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A Blue Moon This Way Comes

August 28, 2012

“Once in a blue moon” is an expression you  may have heard before. It is now taken to mean “rarely”, deriving from an 1821 writing, Real Life in London by Pierce Egan, where he writes:

“How’s Harry and Ben? – haven’t seen you this blue moon.”

A celestial “blue moon” is now popularly known as the second full moon in a calendar month, and it in fact doesn’t happen that rarely; about once every 2.5 years. This Friday (August 31st) will be one such occurrence. So be sure to look up! The next one won’t be until July 2015.

Full Moon

Full Moon. (Credit: Lick Observatory)

Will the Moon look blue? Not likely. A blue-colored moon is actually quite rare, and is the result of unusual sky conditions where particles of dust or smoke can make the Moon appear blue. The color we will most likely see will be gorgeous pearly gray (as shown above).

The now-popularized celestial definition of a “blue moon” stems from a 1946 article titled, “Once in a Blue Moon” by James Hugh Pruett in the magazine Sky and Telescope, in which he reportedly misinterpreted the description in the 1937 Maine Farmer’s Almanac. The definition of the blue moon as the second full moon in a month was subsequently featured in children’s publications and the game Trivial Pursuit, thus catching on in popular culture.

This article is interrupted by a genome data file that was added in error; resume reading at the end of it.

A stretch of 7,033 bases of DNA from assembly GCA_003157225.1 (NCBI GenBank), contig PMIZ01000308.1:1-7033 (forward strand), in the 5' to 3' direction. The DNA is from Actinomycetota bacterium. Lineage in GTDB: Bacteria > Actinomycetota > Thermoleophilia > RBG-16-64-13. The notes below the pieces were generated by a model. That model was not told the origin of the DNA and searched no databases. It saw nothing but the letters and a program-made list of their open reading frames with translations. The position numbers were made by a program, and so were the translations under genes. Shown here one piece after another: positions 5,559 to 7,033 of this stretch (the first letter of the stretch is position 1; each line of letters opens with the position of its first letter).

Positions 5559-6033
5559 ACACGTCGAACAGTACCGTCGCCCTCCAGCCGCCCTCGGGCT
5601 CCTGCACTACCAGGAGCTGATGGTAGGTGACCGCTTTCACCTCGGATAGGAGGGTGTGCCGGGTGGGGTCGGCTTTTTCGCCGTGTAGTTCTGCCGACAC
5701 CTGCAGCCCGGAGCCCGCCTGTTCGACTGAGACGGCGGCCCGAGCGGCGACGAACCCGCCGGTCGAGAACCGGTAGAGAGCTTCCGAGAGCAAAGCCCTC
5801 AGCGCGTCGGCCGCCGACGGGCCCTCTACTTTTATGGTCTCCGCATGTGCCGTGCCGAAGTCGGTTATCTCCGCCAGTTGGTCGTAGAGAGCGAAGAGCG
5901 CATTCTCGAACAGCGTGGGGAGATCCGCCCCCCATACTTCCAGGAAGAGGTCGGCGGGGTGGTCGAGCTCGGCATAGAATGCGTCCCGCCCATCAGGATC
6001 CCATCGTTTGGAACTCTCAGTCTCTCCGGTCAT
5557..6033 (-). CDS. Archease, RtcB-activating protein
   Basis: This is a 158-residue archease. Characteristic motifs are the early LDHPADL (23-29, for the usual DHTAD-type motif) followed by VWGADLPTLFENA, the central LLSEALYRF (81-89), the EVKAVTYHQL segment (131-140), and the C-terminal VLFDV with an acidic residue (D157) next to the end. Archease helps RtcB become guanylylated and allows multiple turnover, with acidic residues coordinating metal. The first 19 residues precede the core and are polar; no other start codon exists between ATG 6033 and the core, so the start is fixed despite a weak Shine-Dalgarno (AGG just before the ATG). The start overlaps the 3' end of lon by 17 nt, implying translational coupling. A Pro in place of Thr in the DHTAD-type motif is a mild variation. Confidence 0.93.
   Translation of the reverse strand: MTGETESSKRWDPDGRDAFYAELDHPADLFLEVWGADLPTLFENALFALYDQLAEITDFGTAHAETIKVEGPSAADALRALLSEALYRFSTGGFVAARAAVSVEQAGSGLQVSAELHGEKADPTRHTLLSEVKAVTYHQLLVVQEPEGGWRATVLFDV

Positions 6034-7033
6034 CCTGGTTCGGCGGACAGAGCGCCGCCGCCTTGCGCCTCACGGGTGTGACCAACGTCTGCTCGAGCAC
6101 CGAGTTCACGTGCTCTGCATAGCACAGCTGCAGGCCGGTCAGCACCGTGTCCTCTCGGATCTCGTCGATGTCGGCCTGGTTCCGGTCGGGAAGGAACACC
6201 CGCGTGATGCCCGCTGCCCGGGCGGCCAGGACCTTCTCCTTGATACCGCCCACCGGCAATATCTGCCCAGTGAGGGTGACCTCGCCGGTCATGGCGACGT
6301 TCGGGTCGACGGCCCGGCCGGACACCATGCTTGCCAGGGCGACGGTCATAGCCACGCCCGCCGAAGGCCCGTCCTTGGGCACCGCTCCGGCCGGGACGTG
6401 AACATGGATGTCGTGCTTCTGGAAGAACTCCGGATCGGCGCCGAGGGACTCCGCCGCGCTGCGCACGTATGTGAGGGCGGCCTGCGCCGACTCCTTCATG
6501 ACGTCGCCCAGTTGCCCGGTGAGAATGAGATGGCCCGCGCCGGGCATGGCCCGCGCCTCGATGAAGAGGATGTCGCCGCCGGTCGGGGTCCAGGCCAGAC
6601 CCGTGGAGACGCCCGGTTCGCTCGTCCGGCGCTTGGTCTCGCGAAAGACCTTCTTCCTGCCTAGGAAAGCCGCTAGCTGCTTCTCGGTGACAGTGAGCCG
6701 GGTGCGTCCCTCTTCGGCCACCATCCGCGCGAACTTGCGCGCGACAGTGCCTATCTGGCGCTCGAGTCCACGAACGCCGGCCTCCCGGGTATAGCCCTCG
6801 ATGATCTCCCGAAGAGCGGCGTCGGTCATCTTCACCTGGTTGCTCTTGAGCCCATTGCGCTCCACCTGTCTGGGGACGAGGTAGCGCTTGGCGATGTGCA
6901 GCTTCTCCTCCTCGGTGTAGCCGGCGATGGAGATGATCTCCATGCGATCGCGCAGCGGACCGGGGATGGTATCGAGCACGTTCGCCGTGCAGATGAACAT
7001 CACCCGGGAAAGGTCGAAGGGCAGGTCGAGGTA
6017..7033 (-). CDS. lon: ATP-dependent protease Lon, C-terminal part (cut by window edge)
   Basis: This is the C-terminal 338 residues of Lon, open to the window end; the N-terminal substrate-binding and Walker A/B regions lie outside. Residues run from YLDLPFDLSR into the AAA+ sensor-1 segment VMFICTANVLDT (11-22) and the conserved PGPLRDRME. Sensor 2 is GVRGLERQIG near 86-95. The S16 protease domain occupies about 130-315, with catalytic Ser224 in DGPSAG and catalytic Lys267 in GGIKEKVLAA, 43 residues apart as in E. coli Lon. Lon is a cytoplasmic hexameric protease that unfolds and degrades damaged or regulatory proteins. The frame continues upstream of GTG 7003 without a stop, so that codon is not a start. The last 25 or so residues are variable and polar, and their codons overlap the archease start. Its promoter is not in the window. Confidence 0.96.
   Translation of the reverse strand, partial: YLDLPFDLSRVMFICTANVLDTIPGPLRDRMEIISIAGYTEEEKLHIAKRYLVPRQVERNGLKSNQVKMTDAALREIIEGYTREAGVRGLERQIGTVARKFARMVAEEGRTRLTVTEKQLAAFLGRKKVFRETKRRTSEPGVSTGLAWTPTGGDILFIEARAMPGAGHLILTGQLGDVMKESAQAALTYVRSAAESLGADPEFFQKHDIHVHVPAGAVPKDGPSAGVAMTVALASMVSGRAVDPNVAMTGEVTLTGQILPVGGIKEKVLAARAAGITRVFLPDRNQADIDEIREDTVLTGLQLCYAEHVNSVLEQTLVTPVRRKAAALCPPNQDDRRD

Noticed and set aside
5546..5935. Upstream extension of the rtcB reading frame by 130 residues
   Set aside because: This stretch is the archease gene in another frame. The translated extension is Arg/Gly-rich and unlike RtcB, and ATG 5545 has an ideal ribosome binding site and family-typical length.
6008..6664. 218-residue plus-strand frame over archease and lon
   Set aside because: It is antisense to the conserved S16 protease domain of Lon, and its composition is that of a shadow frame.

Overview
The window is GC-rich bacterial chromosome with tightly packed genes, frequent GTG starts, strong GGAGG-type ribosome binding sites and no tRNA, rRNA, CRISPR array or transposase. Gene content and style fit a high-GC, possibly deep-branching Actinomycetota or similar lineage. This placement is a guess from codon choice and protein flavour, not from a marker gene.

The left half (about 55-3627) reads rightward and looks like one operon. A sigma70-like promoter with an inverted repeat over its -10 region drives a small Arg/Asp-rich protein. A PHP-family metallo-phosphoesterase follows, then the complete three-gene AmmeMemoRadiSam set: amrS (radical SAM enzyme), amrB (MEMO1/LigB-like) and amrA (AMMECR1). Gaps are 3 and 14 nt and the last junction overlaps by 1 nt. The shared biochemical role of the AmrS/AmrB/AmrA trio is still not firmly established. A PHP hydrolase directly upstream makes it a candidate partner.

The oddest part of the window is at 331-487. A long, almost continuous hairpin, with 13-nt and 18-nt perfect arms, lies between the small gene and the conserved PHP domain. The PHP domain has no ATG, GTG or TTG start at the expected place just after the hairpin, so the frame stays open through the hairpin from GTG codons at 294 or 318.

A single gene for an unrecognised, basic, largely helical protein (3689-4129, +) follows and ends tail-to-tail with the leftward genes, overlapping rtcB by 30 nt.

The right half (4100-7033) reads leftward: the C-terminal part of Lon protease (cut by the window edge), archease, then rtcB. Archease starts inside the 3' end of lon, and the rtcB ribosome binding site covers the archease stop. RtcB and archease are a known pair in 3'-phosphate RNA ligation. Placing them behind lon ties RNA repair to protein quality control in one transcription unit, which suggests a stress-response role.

The average lunar cycle is once every 29.5 days, and so a blue moon can in fact occur in all months except February, which has only 28 days. The year 1999 showcased two blue moons (January and March), and the next year of double blue moons will be 2018; this year, use the phrase “twice in a blue moon” with conviction, as this event happens about once every 19 years!

That’s impossible! The phrase, “once in a blue moon” used to imply something impossible, rather than rare. This earlier definition dates back to medieval England; in 1528, William Barlow, the Bishop of Chichester, wrote in the Treatyse of the Buryall of the Masse:

Yf they saye the mone is belewe,
We must beleve that it is true.”

In 1529, John Frith wrote in his essay,  A pistle to the christen reader:

“They wold make men beleue… that ye mone is made of grene chese.”

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One Comment leave one →
  1. August 29, 2012 3:00 pm

    Reblogged this on NC Museum of Natural Sciences Blogs and commented:

    by Rachel L. Smith

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